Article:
In the decades I've been in deep IT, there have been a few constants in the sea of change. One of those constants is that the simpler solution is generally the better solution. Also, estimating the amount of time any one task will require is a fool's errand.
We've all been in technical meetings where a widget needs to be tweaked, a service needs to be modified, or what have you. Invariably a nontechnical person will state the task can't be hard to do, and an engineer or developer, eyes growing wide, will counter that it will take several days at least. Many times, another techie, perhaps looking to curry favor, will chime in and say it should only take a few hours to work out. The truth is usually somewhere in the middle.
The fact is the nontechie has no frame of reference for the time requirement; he simply does not know if he asked for a frame-off rebuild of a classic car or an exterior wax. The engineer who has to do the work will say double or triple the amount of time he actually believes it will take in order to build in a buffer in case things go pear-shaped. The other techie knows what needs to be done, but fails to consider the commitment required around the actual work itself, such as the time needed to stand up a new dev environment, build test harnesses, perform testing, create documentation, and so forth.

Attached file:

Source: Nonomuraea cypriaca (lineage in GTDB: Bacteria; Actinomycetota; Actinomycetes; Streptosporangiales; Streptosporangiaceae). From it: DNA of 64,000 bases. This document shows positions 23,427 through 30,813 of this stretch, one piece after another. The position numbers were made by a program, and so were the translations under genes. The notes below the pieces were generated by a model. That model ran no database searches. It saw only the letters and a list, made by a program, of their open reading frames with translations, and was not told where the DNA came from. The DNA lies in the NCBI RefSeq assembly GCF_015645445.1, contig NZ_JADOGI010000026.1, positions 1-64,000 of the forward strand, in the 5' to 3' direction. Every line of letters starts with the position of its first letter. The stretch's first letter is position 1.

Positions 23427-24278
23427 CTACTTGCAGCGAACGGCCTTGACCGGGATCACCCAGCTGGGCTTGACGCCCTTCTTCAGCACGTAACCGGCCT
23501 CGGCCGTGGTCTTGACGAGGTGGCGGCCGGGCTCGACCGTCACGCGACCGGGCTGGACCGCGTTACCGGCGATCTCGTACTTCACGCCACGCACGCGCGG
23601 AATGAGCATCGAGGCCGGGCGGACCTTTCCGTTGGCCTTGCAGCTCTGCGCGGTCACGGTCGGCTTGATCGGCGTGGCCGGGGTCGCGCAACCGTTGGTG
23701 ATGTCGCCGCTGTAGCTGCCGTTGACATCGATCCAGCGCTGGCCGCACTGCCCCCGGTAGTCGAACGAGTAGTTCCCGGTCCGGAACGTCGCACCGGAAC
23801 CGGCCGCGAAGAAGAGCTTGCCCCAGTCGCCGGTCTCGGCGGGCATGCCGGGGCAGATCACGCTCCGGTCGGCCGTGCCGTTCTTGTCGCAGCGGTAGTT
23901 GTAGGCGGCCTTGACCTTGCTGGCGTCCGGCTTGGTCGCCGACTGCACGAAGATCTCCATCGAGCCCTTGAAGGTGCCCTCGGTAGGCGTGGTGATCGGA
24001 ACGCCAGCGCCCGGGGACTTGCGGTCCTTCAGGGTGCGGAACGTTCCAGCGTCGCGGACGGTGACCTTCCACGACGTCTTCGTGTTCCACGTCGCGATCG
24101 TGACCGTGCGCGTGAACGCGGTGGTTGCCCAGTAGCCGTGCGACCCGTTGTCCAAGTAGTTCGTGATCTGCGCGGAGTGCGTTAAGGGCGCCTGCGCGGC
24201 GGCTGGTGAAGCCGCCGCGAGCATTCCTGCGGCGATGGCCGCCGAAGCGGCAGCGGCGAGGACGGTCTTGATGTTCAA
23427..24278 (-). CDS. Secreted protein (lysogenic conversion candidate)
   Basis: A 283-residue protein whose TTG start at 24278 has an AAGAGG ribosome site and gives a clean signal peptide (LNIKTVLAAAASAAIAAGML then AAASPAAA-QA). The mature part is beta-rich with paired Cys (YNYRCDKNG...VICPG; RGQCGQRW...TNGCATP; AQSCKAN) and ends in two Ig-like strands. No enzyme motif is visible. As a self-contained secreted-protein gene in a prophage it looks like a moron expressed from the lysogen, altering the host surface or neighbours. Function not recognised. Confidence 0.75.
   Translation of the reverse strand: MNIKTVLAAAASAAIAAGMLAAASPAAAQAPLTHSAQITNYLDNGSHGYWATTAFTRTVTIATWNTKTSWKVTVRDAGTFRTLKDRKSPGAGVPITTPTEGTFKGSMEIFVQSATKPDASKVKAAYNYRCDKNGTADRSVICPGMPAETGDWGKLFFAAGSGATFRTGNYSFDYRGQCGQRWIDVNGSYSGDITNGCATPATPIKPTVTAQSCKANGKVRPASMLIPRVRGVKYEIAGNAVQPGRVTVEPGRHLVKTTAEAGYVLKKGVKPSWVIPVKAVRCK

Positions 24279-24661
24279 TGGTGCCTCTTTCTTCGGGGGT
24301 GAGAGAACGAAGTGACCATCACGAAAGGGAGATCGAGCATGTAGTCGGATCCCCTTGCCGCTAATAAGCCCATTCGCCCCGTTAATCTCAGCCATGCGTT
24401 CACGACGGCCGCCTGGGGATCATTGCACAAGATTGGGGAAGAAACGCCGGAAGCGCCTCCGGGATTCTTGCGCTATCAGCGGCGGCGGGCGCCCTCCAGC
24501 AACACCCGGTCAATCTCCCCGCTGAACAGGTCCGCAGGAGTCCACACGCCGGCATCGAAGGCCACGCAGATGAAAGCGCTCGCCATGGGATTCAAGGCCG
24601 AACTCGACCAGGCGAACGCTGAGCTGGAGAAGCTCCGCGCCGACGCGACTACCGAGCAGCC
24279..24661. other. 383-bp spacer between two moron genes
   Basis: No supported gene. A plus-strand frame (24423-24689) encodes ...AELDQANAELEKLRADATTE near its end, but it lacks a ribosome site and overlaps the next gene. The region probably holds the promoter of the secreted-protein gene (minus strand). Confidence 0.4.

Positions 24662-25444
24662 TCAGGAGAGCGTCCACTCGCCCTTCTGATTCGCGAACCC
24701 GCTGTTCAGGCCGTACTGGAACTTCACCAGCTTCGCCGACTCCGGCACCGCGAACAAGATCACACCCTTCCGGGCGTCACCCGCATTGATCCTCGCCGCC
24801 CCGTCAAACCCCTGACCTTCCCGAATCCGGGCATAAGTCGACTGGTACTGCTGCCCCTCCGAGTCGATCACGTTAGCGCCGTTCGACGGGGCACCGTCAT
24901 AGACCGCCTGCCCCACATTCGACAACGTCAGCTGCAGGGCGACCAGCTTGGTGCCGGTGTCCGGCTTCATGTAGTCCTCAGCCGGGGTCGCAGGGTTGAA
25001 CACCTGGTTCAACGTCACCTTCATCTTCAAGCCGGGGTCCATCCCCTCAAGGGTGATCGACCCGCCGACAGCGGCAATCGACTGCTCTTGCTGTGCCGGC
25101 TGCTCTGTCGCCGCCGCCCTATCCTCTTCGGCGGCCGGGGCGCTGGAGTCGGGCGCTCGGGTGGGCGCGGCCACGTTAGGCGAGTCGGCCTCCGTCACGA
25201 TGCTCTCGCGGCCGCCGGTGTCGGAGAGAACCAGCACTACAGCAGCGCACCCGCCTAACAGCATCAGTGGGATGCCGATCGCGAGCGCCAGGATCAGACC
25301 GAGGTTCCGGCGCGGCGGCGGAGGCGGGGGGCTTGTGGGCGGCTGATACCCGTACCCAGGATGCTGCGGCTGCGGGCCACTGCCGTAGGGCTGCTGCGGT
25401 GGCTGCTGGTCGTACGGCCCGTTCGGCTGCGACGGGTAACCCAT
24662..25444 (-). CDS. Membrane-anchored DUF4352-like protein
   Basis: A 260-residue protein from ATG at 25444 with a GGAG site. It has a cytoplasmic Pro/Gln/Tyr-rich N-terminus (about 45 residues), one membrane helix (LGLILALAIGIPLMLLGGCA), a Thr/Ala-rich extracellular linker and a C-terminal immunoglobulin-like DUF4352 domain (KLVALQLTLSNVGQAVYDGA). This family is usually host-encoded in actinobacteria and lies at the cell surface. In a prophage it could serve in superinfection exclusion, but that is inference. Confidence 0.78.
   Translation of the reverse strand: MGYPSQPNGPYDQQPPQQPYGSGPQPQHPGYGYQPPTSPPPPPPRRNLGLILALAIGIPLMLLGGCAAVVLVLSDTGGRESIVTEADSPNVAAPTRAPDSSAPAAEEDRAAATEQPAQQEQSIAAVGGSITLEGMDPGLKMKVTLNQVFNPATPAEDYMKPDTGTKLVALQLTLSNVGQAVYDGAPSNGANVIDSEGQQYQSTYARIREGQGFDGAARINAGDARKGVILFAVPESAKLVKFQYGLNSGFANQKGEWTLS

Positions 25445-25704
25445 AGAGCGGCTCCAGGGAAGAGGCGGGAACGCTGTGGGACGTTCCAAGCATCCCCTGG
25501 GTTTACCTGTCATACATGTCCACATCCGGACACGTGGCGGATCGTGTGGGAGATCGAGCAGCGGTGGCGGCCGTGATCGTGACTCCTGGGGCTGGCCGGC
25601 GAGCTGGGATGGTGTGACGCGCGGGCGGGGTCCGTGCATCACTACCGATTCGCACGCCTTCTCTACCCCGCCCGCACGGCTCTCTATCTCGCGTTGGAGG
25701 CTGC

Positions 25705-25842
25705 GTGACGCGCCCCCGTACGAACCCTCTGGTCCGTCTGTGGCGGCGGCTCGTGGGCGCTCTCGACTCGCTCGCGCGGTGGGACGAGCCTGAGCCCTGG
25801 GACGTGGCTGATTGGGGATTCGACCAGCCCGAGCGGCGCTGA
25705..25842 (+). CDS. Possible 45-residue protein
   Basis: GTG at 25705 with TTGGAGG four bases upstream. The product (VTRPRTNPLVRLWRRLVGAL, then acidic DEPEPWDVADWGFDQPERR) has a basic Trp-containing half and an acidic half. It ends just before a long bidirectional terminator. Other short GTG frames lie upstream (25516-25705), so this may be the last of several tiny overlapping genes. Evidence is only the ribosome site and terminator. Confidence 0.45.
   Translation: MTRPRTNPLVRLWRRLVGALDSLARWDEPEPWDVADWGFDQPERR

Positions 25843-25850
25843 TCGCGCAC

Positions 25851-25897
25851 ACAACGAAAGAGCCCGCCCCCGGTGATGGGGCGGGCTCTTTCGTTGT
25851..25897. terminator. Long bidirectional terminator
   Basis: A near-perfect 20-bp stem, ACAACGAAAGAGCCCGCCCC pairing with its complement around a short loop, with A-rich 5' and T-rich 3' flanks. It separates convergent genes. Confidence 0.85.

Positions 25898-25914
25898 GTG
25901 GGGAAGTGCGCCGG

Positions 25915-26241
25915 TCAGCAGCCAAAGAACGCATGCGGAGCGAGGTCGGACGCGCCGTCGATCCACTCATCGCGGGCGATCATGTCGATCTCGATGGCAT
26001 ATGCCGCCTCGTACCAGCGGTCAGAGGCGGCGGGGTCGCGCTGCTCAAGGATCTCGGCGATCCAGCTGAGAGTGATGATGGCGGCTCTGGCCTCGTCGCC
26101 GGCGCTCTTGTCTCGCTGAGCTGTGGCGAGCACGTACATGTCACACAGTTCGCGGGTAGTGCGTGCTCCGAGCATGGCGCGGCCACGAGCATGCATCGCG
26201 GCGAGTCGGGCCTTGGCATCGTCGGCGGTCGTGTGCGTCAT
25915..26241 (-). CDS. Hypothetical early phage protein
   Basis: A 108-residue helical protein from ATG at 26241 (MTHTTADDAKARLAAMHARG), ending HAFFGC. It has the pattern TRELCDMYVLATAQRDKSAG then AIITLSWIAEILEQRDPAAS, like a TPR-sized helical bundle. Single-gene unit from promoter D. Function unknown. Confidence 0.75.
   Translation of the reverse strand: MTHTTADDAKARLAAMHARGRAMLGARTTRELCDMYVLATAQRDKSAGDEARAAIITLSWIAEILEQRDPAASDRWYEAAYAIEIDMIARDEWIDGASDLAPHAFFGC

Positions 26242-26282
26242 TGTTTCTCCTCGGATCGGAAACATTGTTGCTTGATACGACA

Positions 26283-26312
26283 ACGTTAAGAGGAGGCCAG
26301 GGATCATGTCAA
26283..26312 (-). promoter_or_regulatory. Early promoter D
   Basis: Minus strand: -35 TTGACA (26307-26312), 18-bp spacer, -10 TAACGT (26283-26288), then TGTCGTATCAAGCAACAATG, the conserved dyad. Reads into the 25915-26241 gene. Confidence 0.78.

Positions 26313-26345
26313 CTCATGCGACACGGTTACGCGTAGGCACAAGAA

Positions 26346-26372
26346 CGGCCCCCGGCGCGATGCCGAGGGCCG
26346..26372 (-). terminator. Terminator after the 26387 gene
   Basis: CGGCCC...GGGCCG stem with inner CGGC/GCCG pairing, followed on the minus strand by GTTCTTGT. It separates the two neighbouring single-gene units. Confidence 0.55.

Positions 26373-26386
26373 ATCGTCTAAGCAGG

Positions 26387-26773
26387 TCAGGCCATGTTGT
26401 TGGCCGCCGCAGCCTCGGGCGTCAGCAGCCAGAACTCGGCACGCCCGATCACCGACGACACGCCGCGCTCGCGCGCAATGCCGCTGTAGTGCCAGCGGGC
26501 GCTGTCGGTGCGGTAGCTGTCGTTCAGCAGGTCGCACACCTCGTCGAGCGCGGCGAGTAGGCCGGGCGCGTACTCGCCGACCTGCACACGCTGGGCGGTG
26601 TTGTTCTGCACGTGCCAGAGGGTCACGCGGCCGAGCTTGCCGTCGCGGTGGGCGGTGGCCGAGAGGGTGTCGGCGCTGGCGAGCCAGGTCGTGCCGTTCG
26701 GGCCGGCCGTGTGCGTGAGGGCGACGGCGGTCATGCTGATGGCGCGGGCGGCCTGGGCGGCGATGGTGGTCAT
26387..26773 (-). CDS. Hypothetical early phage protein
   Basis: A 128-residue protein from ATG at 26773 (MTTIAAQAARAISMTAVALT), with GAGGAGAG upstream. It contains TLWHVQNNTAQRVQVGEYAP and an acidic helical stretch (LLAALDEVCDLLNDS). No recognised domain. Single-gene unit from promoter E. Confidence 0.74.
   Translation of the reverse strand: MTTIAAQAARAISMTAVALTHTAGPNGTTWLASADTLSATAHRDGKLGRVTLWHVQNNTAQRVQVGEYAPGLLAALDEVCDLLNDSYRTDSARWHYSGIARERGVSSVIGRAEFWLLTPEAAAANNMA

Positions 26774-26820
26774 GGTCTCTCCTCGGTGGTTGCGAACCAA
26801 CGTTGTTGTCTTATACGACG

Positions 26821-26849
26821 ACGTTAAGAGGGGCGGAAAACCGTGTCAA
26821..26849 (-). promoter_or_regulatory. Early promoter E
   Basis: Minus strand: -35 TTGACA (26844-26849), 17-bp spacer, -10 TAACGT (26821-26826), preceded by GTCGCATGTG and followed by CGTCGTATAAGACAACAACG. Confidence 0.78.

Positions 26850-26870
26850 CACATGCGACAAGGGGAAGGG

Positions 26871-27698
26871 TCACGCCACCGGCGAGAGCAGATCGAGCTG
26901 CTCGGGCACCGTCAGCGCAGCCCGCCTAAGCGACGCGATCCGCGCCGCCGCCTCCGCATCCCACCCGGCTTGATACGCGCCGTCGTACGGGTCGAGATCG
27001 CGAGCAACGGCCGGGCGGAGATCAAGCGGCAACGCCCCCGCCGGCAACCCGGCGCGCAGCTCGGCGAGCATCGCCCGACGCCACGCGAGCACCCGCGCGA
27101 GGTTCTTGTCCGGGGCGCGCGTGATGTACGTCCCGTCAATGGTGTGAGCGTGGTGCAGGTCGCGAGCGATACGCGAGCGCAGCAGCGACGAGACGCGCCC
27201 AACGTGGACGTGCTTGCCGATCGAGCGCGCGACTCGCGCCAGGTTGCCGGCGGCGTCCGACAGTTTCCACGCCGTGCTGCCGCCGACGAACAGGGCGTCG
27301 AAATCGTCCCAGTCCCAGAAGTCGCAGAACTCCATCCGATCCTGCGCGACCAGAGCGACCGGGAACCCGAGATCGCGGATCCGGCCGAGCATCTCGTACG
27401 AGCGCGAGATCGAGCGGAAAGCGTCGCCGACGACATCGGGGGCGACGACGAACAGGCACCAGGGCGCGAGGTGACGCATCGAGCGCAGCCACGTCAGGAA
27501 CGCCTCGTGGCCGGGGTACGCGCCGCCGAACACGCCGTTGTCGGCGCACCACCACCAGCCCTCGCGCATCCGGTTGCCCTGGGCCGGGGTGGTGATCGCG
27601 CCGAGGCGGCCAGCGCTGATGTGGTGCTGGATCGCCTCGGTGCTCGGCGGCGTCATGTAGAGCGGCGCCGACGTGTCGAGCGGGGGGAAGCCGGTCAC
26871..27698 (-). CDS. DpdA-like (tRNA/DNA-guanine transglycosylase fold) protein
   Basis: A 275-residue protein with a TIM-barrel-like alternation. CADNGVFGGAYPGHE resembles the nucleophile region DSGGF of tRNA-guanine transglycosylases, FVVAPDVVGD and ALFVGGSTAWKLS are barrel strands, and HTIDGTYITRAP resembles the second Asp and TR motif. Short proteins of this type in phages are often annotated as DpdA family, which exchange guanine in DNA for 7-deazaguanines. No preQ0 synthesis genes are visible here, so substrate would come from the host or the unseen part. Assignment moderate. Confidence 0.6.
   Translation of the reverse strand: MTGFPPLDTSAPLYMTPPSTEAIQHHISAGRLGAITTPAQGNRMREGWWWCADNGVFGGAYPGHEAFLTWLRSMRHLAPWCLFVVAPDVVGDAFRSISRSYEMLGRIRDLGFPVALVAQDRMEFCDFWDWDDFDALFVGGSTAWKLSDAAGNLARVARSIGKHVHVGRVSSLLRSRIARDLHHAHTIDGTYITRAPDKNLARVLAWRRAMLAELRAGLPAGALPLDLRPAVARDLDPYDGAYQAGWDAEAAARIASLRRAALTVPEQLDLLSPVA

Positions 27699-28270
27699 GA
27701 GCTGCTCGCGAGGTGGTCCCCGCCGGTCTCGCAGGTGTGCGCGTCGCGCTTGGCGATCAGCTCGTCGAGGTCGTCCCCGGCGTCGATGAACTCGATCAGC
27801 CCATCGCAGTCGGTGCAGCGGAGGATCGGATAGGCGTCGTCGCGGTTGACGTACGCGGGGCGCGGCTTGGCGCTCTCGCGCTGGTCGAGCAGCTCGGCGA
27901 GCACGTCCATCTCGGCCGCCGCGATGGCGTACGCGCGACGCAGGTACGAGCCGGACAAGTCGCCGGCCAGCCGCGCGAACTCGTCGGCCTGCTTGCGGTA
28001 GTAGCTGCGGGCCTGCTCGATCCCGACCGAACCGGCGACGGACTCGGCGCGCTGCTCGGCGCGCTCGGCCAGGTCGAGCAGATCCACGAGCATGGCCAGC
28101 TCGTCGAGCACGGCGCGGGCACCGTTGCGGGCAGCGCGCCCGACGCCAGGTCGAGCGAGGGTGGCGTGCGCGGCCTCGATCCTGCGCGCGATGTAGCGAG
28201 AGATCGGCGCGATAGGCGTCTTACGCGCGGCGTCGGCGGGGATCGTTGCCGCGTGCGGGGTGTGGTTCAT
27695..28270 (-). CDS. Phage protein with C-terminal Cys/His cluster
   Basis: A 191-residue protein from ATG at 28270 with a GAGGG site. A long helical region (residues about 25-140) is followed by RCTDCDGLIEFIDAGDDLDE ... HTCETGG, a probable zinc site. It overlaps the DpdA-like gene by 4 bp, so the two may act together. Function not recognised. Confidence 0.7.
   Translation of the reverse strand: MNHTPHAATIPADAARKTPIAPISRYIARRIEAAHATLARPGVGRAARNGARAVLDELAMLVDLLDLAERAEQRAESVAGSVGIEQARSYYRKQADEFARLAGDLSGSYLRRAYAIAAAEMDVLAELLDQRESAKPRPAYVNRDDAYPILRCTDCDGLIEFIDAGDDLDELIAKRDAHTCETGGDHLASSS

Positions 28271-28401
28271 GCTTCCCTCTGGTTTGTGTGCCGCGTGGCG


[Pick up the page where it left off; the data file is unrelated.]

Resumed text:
A perfect example of this phenomenon was seen recently from our favorite Martian, John McAfee. Last week he very publicly stated it would take "half an hour" to access the data on an encrypted iPhone. There is absolutely no way this is true. It's a nonsense statement that has less bearing on reality than most of the claims we've heard on the presidential campaign trail this year -- and that's truly saying something.
The truth is there are boatloads of tasks where the meat of the task takes only an hour or two, but the effort required is far greater. Altering a few dozen lines of code to address an issue or to provide an enhancement seems relatively simple, but getting to that point and back out to proven stability is not. As someone once said to me about such a situation, "It's just some typing, right?" Right, it's only typing.
Time estimation in most projects is usually reasonable for the elements of the project that are visible at the time. For some projects, this visibility is end-to-end, such as a specific infrastructure build-out. You know how many servers or instances you need, what software will run on them, how they will connect to various networks, and so forth. There's little ambiguity, and the parts that can't be readily quantified can be easily identified and padded accordingly.
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